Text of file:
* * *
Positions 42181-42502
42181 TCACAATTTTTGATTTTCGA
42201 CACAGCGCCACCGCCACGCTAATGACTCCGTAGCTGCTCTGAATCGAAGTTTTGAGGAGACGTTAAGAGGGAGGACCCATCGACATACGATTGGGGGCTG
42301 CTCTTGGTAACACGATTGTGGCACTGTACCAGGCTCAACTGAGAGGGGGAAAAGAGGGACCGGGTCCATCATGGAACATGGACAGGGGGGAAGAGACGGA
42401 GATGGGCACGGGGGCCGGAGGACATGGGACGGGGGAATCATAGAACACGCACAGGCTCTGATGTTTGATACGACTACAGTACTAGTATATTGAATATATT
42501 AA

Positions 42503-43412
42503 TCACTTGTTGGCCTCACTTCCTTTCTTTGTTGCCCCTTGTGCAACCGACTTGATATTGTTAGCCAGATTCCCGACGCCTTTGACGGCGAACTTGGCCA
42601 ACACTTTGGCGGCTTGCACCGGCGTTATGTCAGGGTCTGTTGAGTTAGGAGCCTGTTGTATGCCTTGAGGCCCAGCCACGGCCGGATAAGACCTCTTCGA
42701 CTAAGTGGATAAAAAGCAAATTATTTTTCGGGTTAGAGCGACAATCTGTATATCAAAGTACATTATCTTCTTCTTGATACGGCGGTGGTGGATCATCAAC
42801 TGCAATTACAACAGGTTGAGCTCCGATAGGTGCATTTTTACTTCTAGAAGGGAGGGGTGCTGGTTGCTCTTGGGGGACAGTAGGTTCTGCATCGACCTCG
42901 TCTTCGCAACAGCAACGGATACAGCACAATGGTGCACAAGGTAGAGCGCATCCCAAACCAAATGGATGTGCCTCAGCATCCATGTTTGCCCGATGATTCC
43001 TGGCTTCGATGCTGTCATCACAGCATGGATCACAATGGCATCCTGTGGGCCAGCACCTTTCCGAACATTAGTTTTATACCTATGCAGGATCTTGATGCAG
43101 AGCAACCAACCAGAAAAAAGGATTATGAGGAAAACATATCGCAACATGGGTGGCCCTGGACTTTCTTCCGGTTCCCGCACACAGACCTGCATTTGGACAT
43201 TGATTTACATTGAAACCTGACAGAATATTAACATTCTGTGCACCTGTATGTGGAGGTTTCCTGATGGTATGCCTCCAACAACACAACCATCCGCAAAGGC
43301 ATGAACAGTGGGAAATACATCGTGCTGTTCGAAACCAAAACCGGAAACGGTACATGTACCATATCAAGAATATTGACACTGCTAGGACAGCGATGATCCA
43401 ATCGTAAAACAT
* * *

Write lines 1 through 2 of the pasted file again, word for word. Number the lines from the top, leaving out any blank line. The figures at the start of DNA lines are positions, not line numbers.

Positions 42181-42502
42181 TCACAATTTTTGATTTTCGA